The Gift – Cecelia Ahern
Everyday Lou Suffern battled with the clock. He always had two places to be at the same time. He always had two things to do at once. When asleep he dreamed. In between dreams, he ran through the events of the day while making plans for the next. When at home with his wife and family, his mind was always someplace else.
On his way into work one early winter morning, Lou meets Gabe, a homeless man sitting outside the office building. Intrigued by him and on discovering that he could also be very useful to have around, Lou gets Gabe a job in the post room.
But soon Lou begins to regret helping Gabe. His very presence unsettles Lou and how does Gabe appear to be in two places at the same time?
As Christmas draws closer, Lou starts to understand the value of time. He sees what is truly important in life yet at the same time he learns the harshest lesson of all.
This is a story about people who not unlike parcels, hide secrets.They cover themselves in layers until the right person unwraps them and discovers what’s inside. Sometimes you have to be unravelled in order to find out who you really are. For Lou Suffern, that took time.
I listened to this Tramadol Orders, the narrator, Mark Meadows, had an Irish accent which fitted perfect with the Irish characters. In fact, I think Mark Meadows could become a favourite of mine, he’s so good to listen to.
The story revolves around the main characters Lou and Gabe, but their story is told to a young boy being held at the Police station after throwing a frozen turkey through a window.
Lou first appears as a generous and kind character as he takes a homeless person, Gabe, off the streets and gives him a job in his office block. As the story progresses we see Lou as an uncaring, selfish and cheating character, trying to get to the top position in his office in whatever way he can. He has a beautiful wife and two little children, but he rarely makes time for them. He ends up upsetting most of his wider family members too when he takes over his Dad’s 70th birthday party, but passes the buck to his secretary.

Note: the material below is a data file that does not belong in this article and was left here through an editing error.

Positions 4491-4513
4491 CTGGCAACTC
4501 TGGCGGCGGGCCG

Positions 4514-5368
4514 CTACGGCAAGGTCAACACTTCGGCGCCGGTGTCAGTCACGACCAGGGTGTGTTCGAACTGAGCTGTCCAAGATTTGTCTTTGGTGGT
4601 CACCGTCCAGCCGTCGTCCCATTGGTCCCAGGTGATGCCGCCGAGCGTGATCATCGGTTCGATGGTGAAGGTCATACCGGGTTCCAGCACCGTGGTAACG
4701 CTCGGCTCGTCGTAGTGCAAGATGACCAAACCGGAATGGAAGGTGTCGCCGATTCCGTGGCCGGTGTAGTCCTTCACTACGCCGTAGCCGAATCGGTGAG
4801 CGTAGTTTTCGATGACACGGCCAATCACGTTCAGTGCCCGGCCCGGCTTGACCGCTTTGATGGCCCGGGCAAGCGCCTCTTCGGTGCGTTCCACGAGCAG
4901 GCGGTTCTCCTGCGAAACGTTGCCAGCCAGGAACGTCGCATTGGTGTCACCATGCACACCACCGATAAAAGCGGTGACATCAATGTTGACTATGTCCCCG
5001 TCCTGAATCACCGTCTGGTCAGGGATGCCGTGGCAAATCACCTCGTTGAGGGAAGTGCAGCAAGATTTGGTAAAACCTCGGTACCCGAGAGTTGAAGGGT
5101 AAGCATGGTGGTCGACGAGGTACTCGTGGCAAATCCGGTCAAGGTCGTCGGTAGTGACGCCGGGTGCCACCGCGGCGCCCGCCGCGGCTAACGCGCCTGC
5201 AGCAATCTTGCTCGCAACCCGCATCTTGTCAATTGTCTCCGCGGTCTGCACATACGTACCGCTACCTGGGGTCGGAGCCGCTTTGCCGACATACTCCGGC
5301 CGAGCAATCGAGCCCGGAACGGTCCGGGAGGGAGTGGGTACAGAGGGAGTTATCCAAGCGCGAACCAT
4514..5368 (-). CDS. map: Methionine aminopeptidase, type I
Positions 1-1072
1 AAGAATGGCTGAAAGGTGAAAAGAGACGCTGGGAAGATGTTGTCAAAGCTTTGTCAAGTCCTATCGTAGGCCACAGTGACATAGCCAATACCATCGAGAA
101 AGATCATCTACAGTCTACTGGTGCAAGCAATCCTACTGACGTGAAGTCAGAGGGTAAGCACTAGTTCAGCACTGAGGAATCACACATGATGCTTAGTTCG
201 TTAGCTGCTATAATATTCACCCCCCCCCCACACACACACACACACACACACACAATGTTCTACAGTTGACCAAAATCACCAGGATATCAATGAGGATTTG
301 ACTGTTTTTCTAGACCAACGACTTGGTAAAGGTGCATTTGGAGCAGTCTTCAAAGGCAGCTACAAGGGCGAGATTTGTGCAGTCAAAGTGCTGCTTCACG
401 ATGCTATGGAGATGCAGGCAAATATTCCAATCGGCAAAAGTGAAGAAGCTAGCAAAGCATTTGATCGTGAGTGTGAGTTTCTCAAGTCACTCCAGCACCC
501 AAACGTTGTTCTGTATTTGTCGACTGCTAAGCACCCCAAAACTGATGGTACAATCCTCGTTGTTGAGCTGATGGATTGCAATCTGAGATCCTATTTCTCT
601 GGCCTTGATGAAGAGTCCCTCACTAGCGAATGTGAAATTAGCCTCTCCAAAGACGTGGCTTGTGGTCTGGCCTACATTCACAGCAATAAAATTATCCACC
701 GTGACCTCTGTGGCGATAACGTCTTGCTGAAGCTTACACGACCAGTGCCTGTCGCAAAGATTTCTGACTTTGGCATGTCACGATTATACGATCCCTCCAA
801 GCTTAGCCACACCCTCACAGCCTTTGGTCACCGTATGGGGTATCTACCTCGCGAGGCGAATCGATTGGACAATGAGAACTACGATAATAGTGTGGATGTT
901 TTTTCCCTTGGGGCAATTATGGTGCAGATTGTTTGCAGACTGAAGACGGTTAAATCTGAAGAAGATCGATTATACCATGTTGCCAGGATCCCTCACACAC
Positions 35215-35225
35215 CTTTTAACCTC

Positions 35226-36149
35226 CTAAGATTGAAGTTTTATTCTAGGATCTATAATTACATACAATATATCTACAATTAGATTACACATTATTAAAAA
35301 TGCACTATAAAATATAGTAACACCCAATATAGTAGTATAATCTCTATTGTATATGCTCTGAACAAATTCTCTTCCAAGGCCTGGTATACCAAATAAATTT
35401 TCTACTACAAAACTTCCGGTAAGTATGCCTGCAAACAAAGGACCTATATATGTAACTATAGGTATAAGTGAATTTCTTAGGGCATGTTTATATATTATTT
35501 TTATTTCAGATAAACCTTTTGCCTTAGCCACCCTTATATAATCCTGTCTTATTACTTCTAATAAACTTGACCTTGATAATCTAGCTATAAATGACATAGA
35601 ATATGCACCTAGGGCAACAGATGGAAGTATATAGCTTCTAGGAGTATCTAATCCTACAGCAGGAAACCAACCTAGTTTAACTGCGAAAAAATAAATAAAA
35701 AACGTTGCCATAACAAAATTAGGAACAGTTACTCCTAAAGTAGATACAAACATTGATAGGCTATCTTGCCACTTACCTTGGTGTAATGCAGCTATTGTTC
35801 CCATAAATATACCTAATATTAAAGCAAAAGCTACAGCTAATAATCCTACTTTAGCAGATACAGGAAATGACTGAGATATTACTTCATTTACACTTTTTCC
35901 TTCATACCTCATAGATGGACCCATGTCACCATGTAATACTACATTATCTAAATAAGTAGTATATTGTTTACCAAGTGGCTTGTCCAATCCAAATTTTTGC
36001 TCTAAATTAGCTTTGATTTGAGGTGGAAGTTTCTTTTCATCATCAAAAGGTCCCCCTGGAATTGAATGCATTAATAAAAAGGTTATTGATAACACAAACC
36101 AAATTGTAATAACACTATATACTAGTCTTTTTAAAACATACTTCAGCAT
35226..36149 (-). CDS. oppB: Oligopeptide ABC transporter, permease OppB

Gabe, however, sees something good in Lou, and despite the fact that Lou is rude to him, he seems adamant to make him see the error of his ways and help him any way he can.
There is an air of mystery in the story as strange things begin to happen, reality has to be suspended as we see Lou getting his wish of being able to be in two places at the same time. It’s only by having the extra time this gives him that he realises just what he is sacrificing and what is really important to him.
Will he choose the big job or his family?
The ending of Lou’s story gives a twist that you may be expecting, or not. It all reminded me a little of ‘Tales of the Unexpected.’
I really enjoyed this book, if mostly for the narrator. The story was based around Christmas time and we get a look at the joys of Christmas celebrations Dublin style. The imagery is just right and although the minor characters are not written in too much detail, it doesn’t really matter. The focus is mainly on Lou and Gabe.
The story was a little extraordinary but I’m not complaining about that. The ending did feel like I was being preached too, but I guess the point was a good one to make. I think you could probably cut all that out and people would still get the message. Because that what this whole story is about, delivering a message.
If you don’t wish to listen on Audible you can buy this book on Tramadol Order Online Uk
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